🌟 Before we get into an in-depth comparison, let’s start with a quick introduction to the two platforms.
Coursera is a Massive Open Online Course (MOOC) platform that aggregates online courses from top universities. It offers courses, projects, online degrees, and specializations taught by university professors and leading companies. Read my full review here.
Udemy is one of the most well-known online learning platforms around. It’s essentially a teaching marketplace where anyone can take or create a course on a wide variety of topics. If there’s something you want to learn, you can bet there’s a Udemy course on the subject! Read my full review here.
Both offer a wide range of tech and programming topics and courses, but you can probably see already that Coursera and Udemy are very different platforms. So, which one is right for you?
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In this post, we’ll break down the key similarities and differences you need to know so you can decide which platform is right for you: Coursera or Udemy…or both. From pricing to topics taught to instructor expertise to course format, we’ll cover it all.
Table of Contents
- Coursera vs Udemy: Similarities and Differences
- Overview of Features and Benefits on Udemy vs Coursera
- Coursera vs Udemy: Which Platform is Best For You?
Coursera vs Udemy: Similarities and Differences
📝 Breadth and depth of topics: Coursera vs Udemy
- Currently about 4,300+ courses, which is a smaller amount of courses than Udemy, but Coursera also offers 320+ guided projects, 440+ specializations, 30+ certificates, and 20 online degrees
- Main focus is technology, but also has courses in Arts and Humanities, Health, Personal Development, etc.
- Their Computer Science category has courses on web development, game programming, algorithms, data science, machine learning, nearly every programming language you can think of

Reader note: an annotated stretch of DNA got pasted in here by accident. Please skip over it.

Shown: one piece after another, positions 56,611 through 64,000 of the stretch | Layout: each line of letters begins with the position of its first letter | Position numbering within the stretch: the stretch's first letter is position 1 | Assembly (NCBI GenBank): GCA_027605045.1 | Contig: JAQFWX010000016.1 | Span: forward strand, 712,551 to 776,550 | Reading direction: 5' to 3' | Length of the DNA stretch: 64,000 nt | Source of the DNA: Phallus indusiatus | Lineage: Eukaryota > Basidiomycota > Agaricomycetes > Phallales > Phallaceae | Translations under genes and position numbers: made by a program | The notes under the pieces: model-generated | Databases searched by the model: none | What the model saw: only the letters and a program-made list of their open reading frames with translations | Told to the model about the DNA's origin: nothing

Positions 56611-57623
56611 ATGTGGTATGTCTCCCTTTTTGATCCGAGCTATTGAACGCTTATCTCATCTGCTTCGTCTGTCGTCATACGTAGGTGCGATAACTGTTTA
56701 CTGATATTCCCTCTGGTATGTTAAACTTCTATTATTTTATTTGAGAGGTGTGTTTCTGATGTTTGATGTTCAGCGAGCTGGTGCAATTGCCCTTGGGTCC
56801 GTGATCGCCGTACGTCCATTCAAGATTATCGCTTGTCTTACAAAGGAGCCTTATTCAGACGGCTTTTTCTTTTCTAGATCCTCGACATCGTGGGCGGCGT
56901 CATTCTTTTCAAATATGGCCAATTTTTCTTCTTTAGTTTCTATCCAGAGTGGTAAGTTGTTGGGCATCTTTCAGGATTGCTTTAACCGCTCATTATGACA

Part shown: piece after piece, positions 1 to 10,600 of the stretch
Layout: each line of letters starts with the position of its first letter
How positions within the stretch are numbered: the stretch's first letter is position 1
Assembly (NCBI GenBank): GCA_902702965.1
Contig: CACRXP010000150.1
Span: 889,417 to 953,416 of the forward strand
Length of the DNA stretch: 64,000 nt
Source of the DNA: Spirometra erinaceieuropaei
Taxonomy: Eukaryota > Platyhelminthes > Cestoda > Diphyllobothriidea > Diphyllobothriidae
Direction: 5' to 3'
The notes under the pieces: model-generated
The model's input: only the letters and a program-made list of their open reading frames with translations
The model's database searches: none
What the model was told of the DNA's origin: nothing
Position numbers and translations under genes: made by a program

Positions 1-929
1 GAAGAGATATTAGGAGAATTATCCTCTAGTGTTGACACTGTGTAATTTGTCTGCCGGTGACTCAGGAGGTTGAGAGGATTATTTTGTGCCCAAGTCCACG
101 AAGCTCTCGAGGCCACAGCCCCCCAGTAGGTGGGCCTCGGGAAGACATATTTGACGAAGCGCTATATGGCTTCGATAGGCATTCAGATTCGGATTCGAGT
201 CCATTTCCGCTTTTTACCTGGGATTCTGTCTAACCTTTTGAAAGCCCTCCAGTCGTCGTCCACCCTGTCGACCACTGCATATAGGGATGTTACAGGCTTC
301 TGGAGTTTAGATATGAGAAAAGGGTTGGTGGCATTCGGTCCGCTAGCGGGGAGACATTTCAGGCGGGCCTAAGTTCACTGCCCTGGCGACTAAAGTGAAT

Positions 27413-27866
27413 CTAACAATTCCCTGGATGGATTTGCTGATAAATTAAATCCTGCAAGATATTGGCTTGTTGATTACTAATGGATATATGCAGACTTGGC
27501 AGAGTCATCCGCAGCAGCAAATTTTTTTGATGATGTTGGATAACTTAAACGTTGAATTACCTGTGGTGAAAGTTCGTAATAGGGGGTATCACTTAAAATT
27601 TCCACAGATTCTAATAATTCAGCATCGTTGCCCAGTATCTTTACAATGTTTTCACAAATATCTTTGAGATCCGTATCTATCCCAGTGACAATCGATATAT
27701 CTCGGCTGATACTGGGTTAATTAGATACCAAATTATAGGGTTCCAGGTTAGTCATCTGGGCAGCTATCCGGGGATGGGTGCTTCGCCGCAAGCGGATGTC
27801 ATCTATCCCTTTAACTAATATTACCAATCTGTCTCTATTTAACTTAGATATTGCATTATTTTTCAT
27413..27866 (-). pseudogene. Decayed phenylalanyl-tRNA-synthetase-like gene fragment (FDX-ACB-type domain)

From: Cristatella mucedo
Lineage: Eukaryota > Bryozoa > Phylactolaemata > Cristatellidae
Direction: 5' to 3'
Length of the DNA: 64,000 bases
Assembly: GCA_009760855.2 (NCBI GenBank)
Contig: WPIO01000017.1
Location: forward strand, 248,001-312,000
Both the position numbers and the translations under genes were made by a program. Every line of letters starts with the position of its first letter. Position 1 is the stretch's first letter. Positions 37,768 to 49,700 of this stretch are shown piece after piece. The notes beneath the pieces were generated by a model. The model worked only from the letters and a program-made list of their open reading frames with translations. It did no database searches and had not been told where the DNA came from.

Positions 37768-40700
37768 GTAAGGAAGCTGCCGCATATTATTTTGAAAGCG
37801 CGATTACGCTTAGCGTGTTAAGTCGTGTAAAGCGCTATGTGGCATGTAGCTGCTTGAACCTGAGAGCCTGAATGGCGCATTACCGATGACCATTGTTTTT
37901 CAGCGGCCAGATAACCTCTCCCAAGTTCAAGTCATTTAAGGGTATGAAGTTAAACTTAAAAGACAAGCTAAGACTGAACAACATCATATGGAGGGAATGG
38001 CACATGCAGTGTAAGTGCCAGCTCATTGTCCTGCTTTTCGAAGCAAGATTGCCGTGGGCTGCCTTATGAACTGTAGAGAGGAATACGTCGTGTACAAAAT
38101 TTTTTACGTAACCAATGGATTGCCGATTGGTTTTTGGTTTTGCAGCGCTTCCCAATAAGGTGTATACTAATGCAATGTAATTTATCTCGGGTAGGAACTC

- Focuses more on academic topics
- Over 130,000 courses available, but unlike Coursera, it has no guided projects, specializations or online degrees
- Covers all topics from programming to marketing to knitting and much more
- Like Coursera, their Development category has courses on web development, software engineering, data science, machine learning, and nearly every programming language you can think of
- Focuses on more practical topics, less academic
Udemy and Coursera both offer courses on similar subjects, but Coursera often goes into more depth and offers more advanced courses, while Udemy tends to be best for beginners or those who want to “skim the surface” of a topic. You might have to take multiple Udemy courses to get the same level of understanding of taking one Coursera course or specialization.
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👵 Instructors: Coursera vs Udemy
- Courses are taught by university professors from places like Yale, the University of Michigan, and Stanford, as well as employees from top companies like Google and IBM
- Only subject-matter experts can instruct courses on Coursera; not just anyone and everyone like Udemy
- Courses are taught by anyone and everyone
- Some instructors are professionals in their field with years and years of experience, while others might not be; content quality is pretty variable
- However, Udemy does requires courses to meet certain standards (e.g. at least 5 lectures, 30 minutes of video content, clear audio, at least 720p)
With Coursera, you can be confident that courses are taught by experts in their field, while with Udemy you’ll have to do a bit of research beforehand to make sure the instructor is experienced. Super knowledgeable and engaging instructors can be found on both platforms; with Udemy you just have to be a bit more careful and do your due diligence, read reviews beforehand, look instructors up on LinkedIn, etc.
💰 Pricing / subscription: Coursera vs Udemy
Please note that pricing listed below may change in the future!
- Subscription-based; but sometimes can buy courses individually. Lots of variation in course and specialization prices.
- You can buy some individual courses for $29–$99 per course
- Courses that are part of Specializations are only available through subscription payments (ranging between $39–$79/month)
- Online degrees: up to $25,000
- Guided projects: $9.99
- MasterTrack™ Certificates: around $2,000
- Annual subscription to most courses: $399/year
- Can audit courses for free, but not specializations, online degrees, etc.
- No lifetime access; you stop paying, you lose the course
- 7-day free trial available
- 14-day money back guarantee